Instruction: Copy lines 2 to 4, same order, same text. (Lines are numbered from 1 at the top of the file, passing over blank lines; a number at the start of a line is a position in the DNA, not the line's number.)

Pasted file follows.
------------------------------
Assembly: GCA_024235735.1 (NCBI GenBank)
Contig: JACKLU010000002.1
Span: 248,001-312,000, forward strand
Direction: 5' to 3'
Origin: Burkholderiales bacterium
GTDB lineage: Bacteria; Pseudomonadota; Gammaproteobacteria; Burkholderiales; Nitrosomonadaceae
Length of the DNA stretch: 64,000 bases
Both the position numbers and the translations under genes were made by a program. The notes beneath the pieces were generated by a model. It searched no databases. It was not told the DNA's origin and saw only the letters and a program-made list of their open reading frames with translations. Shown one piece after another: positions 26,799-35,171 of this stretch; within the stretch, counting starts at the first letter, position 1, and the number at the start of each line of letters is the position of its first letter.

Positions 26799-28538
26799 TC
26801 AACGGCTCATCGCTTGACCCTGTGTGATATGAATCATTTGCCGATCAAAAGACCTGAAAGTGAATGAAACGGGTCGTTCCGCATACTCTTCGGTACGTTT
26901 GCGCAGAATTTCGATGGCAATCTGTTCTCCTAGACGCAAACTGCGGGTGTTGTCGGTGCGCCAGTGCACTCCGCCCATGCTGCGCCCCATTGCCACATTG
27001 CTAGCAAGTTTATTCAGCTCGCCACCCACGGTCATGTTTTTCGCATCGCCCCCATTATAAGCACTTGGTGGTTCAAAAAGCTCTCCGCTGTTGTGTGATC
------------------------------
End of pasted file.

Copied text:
Contig: JACKLU010000002.1
Span: 248,001-312,000, forward strand
Direction: 5' to 3'